If you like the idea of helping someone do the kind of leisure activities you enjoy then you could think about volunteering for the Gig Buddies organisation.
Donating a little of your time could enable someone with learning disabilities to do the things they love, as volunteers are needed across Sussex, including Hastings, Eastbourne, Uckfield, Lewes, Chichester, Worthing, and Brighton and Hove.
What is a gig buddy?
Being a gig buddy means going to an event with someone with a learning disability at least twice each month.
Do you have what it takes?
You don’t need any skills or experience, but you will need to:
Be able to assist someone with a learning disability in making decisions about the sort of events they would like to attend.
Give up a day for training and be able to make a meeting twice each month with a person you are matched with.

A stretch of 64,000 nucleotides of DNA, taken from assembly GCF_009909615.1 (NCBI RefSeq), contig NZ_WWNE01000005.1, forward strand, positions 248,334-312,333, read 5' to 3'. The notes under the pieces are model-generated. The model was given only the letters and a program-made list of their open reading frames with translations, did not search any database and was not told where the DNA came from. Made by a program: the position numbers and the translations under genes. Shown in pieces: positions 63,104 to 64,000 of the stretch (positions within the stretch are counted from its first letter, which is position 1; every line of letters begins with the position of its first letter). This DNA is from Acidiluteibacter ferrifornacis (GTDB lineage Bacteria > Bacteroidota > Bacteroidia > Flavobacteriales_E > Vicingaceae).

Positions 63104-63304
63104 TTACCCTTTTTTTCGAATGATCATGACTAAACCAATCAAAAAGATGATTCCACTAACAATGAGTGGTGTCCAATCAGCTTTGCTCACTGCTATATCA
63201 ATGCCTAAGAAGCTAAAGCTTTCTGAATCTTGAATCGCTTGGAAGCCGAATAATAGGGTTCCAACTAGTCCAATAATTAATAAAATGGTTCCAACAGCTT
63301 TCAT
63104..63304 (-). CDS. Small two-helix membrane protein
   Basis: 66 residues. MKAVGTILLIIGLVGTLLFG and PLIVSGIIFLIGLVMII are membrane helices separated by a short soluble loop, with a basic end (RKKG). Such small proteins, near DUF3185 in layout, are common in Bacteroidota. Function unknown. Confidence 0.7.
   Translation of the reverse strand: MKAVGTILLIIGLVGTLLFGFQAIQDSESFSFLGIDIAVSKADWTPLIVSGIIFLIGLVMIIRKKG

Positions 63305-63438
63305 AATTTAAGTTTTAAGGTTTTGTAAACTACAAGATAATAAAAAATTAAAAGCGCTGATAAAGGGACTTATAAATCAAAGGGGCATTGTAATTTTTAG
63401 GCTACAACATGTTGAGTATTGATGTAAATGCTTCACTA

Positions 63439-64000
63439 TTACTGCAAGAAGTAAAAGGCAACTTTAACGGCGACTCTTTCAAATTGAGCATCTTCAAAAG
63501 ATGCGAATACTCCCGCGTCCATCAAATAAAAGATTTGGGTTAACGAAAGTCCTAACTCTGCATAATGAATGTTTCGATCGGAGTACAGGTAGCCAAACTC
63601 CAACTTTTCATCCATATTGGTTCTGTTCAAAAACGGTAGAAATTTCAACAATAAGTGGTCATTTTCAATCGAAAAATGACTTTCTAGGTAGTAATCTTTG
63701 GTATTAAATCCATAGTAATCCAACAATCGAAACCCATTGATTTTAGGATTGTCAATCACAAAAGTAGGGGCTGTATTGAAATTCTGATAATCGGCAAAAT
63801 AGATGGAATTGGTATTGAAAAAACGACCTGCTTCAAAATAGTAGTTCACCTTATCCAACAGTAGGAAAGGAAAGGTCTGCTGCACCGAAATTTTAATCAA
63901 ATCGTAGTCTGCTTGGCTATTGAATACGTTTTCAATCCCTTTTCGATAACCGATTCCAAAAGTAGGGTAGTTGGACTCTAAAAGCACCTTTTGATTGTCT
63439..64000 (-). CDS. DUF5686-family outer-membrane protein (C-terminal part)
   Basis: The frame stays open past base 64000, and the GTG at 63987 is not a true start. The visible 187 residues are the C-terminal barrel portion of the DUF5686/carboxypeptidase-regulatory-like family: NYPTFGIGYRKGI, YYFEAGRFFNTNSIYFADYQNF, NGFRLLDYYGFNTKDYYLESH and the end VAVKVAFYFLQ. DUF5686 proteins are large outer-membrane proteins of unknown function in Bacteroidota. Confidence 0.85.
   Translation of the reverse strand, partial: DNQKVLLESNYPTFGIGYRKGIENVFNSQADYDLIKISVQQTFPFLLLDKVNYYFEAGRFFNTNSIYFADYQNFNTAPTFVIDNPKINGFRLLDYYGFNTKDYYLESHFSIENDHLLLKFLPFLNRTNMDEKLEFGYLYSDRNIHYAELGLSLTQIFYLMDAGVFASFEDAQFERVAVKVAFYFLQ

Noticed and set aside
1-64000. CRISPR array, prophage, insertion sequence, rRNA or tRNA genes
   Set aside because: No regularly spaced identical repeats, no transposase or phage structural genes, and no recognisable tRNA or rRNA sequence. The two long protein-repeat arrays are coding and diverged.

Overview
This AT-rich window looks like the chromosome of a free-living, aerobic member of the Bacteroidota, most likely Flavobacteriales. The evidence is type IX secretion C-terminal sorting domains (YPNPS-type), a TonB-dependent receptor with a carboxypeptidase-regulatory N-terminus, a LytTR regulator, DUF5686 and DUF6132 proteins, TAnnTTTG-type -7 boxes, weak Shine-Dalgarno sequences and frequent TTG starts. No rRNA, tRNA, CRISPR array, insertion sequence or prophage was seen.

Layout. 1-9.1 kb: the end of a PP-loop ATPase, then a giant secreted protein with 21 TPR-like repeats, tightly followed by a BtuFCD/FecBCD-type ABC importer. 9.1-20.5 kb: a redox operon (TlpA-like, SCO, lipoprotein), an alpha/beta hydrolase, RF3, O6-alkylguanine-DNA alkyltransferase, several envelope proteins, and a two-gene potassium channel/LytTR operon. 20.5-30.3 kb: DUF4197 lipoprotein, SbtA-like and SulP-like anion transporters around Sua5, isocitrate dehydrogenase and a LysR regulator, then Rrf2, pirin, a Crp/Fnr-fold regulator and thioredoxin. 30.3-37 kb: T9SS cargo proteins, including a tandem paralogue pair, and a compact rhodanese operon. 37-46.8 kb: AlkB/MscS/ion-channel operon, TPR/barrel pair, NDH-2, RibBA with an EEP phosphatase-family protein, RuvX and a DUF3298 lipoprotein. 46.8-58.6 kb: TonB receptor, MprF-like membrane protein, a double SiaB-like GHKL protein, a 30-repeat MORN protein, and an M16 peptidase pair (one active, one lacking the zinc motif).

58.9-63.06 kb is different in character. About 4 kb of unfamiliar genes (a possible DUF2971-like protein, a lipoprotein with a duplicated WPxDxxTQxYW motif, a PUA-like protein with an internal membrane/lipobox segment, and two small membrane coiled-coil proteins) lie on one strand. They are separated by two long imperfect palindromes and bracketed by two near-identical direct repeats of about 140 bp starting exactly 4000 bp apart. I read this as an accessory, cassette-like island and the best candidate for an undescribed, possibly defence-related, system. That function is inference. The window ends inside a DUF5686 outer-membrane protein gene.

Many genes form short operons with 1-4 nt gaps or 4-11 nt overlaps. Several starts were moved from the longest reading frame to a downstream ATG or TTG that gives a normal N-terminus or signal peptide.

Be kind and friendly and have a good sense of humour.
Commit to getting to know someone and build up a good relationship with them, all based on your shared interests and a mutual respect.
Be an advocate of the Stay Up Late initiative aimed at ensuring that those with learning disabilities can enjoy an active social life and be able to make decisions about the way in which they live. Read more about the Stay Up Late charity at https://stayuplate.org/.
Be reliable and proactive, as you must organise things so that you and your buddy can attend the gigs you want.
Be able to commit to being a gig buddy for a minimum of a year in order to be able to get to know your match and be willing to undergo a DBS check, which can be carried out by a company such as carecheck.co.uk.
Volunteering for Gig Buddies
To volunteer for Gig Buddies you just fill in an application form. If no buddies are required in your area at the time, then your details will be kept on file.
If you’re successful with your initial application, you will have an informal interview with a project worker and then undergo your DBS check and training.
In the meantime, you will be matched as a buddy and will then be introduced to the individual and, possibly, their family, carers, friends, or support workers.